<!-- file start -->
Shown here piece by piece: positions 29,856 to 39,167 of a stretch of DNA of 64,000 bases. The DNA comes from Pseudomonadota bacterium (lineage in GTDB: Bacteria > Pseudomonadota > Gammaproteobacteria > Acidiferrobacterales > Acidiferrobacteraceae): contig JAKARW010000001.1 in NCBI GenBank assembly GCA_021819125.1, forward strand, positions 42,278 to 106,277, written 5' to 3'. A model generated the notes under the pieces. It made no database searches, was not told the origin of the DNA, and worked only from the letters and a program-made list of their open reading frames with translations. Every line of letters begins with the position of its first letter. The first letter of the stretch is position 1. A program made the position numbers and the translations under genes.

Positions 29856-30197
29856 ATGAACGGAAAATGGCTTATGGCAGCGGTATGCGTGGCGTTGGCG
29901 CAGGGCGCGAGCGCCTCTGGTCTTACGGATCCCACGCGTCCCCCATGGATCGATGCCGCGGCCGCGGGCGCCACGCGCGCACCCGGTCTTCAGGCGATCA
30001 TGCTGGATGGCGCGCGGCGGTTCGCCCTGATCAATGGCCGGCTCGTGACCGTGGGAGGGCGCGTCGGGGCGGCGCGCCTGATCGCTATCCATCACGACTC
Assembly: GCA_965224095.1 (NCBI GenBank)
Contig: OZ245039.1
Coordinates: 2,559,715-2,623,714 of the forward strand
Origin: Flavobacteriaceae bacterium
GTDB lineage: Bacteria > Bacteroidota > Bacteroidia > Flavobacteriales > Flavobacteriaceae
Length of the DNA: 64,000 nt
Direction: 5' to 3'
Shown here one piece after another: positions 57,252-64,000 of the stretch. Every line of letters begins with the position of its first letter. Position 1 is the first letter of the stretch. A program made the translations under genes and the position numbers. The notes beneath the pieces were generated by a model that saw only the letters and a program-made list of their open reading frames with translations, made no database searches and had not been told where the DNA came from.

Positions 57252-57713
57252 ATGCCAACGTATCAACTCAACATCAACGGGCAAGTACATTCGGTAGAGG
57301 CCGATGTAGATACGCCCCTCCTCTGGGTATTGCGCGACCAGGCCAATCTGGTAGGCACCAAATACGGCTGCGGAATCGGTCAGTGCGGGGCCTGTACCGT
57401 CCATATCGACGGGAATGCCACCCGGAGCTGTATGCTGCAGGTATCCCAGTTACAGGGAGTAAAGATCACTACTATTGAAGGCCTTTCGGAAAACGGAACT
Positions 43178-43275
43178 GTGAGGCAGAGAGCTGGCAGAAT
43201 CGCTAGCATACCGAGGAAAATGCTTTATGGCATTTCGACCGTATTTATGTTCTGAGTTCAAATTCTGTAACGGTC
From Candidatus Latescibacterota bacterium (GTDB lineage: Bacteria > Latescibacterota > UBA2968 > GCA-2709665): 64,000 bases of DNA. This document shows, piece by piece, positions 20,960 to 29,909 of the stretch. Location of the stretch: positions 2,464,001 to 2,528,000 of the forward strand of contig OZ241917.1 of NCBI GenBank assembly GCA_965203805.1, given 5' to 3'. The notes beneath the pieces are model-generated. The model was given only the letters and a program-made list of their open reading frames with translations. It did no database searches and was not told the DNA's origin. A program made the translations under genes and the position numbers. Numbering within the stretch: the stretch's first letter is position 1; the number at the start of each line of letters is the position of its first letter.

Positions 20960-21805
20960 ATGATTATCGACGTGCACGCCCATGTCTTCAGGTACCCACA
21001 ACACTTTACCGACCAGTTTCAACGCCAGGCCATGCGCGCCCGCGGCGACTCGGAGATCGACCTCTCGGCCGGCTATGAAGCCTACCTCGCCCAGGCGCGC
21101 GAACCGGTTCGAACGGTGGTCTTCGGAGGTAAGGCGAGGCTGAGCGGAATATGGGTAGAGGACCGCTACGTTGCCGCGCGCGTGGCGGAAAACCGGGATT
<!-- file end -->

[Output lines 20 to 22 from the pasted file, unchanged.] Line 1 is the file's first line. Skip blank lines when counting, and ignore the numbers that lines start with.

43201 CGCTAGCATACCGAGGAAAATGCTTTATGGCATTTCGACCGTATTTATGTTCTGAGTTCAAATTCTGTAACGGTC
From Candidatus Latescibacterota bacterium (GTDB lineage: Bacteria > Latescibacterota > UBA2968 > GCA-2709665): 64,000 bases of DNA. This document shows, piece by piece, positions 20,960 to 29,909 of the stretch. Location of the stretch: positions 2,464,001 to 2,528,000 of the forward strand of contig OZ241917.1 of NCBI GenBank assembly GCA_965203805.1, given 5' to 3'. The notes beneath the pieces are model-generated. The model was given only the letters and a program-made list of their open reading frames with translations. It did no database searches and was not told the DNA's origin. A program made the translations under genes and the position numbers. Numbering within the stretch: the stretch's first letter is position 1; the number at the start of each line of letters is the position of its first letter.

Positions 20960-21805